Posted in 1280s, alternative history, Dante, Middle Ages, Writing

WeWriWa—Several more shocks


Welcome back to Weekend Writing Warriors and Snippet Sunday, weekly Sunday hops where writers share 8–10 sentences from a book or WIP. The rules have now been relaxed to allow a few more sentences if merited, so long as they’re clearly indicated, to avoid the creative punctuation many of us have used to stay within the limit.

I’m sharing from my alternative history, with the working title A Dream of Peacocks. It starts on May Day 1274, when Dante met his great love and muse Beatrice Portinari, and will give them an eventual happy ending, with lots of Sturm und Drang.

This comes right after last week’s excerpt, when Dante’s stepmother, Monna Lapa, discovered Beatrice in their house, taken to the ladies’ guest room after collapsing. She isn’t exactly happy about this situation, particularly not after she recognizes the visitor.

“That is a married woman, Dante!” Monna Lapa shouted. “A married woman!”

“Not for much longer, God willing. I’m certain her father will agree with me that an annulment must be sought.”

“Only disreputable people seek annulments! Marriage is supposed to be for life, not until a couple has an argument or one spouse tires of the other! How do you intend to explain this woman’s presence to visitors? No one normal does this!”

“It’s not as if I live alone or there are no ladies to ensure respectable conduct. And why would I sleep with a seriously ill and injured lady, married or not?”

The ten lines end here. A few more follow to finish the scene.

Monna Lapa shook her head and stalked back to her room. After she was gone, I knelt by the bed and uttered every Psalm that mentioned healing, rescue, and wonderworking. I had just finished reciting Psalm 116 when I heard the downstairs front door opening and Galfrido coming in with Dr. Salvetti.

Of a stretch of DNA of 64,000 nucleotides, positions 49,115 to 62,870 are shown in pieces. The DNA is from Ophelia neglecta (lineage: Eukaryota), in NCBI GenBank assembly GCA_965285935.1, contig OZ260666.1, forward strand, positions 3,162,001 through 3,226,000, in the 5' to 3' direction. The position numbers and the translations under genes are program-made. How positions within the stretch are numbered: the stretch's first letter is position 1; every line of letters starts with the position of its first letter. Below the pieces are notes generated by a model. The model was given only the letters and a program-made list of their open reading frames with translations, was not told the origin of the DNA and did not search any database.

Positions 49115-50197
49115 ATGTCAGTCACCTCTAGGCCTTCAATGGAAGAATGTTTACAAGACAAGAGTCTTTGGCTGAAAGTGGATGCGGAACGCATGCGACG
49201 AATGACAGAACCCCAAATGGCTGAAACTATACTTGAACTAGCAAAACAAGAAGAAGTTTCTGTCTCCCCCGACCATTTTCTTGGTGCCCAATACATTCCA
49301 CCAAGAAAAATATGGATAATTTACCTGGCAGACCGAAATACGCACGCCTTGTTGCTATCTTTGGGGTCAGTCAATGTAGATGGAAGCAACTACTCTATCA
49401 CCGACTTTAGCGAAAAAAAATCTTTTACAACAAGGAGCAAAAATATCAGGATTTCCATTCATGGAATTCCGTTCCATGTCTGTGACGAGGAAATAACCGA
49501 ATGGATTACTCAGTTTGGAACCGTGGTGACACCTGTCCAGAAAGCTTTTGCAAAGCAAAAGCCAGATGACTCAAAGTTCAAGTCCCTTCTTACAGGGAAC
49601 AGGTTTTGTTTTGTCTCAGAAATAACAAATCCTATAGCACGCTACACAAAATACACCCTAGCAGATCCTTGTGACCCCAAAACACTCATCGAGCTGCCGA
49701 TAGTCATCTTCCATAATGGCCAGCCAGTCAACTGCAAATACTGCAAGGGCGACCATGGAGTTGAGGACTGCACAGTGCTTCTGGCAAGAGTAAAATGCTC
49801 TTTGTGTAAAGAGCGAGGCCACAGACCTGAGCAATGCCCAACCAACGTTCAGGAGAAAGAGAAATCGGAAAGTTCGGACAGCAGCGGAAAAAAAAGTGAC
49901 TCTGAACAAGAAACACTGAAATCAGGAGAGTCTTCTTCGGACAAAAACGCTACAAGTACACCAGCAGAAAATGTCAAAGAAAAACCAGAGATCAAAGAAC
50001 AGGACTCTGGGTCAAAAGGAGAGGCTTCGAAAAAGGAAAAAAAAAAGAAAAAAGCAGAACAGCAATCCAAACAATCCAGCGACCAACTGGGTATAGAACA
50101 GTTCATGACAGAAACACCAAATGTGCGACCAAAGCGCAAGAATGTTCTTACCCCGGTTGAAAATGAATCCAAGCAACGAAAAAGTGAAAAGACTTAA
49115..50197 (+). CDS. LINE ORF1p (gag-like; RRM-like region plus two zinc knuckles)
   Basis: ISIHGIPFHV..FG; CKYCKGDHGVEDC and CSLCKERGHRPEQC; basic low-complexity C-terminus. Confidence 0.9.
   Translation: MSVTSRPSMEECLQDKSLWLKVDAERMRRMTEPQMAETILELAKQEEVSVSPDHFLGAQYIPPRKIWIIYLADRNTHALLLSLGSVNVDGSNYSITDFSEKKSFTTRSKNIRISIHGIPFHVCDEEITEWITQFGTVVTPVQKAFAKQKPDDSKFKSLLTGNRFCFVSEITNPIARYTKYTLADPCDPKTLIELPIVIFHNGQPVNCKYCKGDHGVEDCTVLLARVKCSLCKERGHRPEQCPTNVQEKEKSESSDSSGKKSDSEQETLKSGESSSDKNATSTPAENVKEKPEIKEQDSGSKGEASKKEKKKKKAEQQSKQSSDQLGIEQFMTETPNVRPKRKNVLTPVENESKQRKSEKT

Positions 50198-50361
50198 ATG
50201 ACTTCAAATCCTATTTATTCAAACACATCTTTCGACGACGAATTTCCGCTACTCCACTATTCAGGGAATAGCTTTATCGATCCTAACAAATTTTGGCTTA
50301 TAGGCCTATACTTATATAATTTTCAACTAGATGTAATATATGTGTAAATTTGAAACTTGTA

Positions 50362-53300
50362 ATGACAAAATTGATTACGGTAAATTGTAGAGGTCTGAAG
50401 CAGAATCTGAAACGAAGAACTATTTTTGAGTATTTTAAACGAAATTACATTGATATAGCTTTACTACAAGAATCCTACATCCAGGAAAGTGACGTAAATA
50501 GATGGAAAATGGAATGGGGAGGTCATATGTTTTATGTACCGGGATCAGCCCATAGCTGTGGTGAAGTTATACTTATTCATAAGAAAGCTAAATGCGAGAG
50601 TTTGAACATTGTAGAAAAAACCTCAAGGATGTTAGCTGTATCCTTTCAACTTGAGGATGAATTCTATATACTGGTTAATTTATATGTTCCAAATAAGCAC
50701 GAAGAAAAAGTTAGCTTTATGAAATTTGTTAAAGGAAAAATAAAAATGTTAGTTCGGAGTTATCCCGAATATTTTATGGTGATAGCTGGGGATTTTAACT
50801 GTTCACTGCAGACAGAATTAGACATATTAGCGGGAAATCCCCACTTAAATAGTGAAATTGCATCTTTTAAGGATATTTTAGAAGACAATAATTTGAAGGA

I ran out of the room and to the landing. “Please make haste,” I called downstairs. “This is a very urgent matter.”

Dr. Salvetti went up the stairs two at a time, Galfrido keeping a close pace behind him. Once they were on the second floor, I grabbed another lantern and led them towards the ladies’ guest room.

Dr. Salvetti stepped back slightly when he recognized his patient. “May I ask how in the world a married lady came to be in this house at this hour? I know you’ve been dear friends since youth, but ladies usually don’t visit men without a proper chaperone, particularly not at night.”


Writer of historical fiction sagas and series, with elements of women's fiction, romance, and Bildungsroman. Born in the wrong generation on several fronts.

8 thoughts on “WeWriWa—Several more shocks

  1. Everyone is so focused on her presence in his house, not that she’s in dire need of attention. But that’s been true for centuries. Most often people are more interested in having rules broken than in actually helping people. Tweeted.


    1. Dr. Salvetti will get down to treatment very soon, but he’s naturally curious about the story behind this situation. For the era, he’s quite a progressive doctor, having trained at the University of Salerno’s famous, innovative medical school.

      Liked by 1 person

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